At NDC I was fortunate to take part in a session of Cyber Dojo, run by Jon Jagger and Olve Maudal. You can have a taste at it online, but it’s better experienced with a guide. The attendees pair up, select a kata and a programming language and start adding features and tests. Every 5 minutes you switch pair. I was very lucky to pair with Michael Feathers, Jon Skeet, Corey Haines, Jim Shore and others in this session. But this post is not about name-dropping.
One thing to note is that programming was not done in an IDE. A browser-based editor for coding let you type in code, and then a single button would run the tests, and you get the result of the last run instantly.There are many things you can learn from this session (including how fast Jon Skeet could spread Linq within the different pairs ).
I want to concentrate on two feelings I experienced. Let’s start with…
Working without a full IDE (Visual Studio or equivalent) robs you of signals you’re accustomed to. Without squiggly red lines, warning about syntax errors, I found my self relying on the “run test” button. It was no longer just running the tests – it told me that my code also compiled, and it’s ok to continue typing. The more I added code, I used the button more – just to get feedback on the current state of my code. This feedback gave me the confidence to continue.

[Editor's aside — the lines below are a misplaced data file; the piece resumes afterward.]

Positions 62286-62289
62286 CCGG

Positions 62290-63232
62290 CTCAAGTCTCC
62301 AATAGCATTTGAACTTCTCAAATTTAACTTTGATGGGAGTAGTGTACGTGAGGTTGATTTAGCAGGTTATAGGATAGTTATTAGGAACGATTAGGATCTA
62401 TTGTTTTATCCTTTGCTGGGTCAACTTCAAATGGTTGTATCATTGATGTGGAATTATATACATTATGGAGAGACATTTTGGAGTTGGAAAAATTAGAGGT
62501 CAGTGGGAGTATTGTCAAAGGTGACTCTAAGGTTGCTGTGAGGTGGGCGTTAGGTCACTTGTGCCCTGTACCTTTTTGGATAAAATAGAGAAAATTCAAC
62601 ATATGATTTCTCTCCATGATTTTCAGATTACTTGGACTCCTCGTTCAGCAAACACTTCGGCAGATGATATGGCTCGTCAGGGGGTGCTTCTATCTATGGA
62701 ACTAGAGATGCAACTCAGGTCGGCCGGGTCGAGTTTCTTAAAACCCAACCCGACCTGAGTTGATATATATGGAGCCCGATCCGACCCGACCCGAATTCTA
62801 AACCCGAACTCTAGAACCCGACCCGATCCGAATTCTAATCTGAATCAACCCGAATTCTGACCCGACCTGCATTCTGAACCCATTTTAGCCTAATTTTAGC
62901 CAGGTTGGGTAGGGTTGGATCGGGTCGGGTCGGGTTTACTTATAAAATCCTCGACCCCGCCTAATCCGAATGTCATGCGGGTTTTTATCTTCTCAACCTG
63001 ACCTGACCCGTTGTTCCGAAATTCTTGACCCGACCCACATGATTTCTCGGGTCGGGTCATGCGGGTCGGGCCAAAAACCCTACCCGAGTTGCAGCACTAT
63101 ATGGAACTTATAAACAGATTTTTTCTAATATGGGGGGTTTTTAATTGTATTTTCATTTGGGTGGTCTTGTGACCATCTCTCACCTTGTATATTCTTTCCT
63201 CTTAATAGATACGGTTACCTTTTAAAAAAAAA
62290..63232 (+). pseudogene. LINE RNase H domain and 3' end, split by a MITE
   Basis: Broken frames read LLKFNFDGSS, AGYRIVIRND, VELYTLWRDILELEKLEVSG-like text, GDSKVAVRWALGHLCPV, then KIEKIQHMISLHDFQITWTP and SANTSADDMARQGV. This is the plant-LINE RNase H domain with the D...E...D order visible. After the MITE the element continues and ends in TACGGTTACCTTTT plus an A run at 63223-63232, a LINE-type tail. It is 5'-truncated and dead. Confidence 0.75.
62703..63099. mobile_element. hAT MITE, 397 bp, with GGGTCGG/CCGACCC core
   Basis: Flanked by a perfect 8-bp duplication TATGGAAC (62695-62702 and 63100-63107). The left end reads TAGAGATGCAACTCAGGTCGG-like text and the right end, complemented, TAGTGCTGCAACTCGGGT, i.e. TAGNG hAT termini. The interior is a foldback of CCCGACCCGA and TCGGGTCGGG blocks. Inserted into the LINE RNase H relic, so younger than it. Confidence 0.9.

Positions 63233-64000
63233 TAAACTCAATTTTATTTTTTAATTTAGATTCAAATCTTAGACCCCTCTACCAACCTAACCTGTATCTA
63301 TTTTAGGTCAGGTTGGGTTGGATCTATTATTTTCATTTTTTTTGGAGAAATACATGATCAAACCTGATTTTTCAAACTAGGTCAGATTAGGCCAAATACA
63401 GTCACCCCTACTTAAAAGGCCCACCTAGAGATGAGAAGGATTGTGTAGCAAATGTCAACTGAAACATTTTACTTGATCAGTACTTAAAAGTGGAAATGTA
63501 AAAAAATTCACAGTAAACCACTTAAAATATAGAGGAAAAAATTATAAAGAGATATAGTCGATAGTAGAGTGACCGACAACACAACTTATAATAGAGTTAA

It makes sense – with less information, you take small steps, and try to get as much feedback as you can before proceeding. It’s like wandering blindly in a labyrinth – you feel your way slowly, try to get as much tactile data with your hands.
And on to anxiety. Even borderline…
In the last session, before the bell rung, I wandered a bit. My code wouldn’t compile, and so I wanted to get back to a safe point where all my tests ran. My automatic reaction was to press CTRL-Z to undo the last changes. And then panic struck: This isn’t a real IDE. No undo for you. I actually felt real anxiety! I barely worked from memory to make the tests pass in the last second, feeling the pressure of looming failure.
So what have I learned?
- It’s a great experience, everyone should try it.
- Use the best IDEs you can. Even small features make you more productive.
- You can’t code without confidence. Unit tests give you confidence and eliminate fear.
Have you had experiences like that? What have you learned?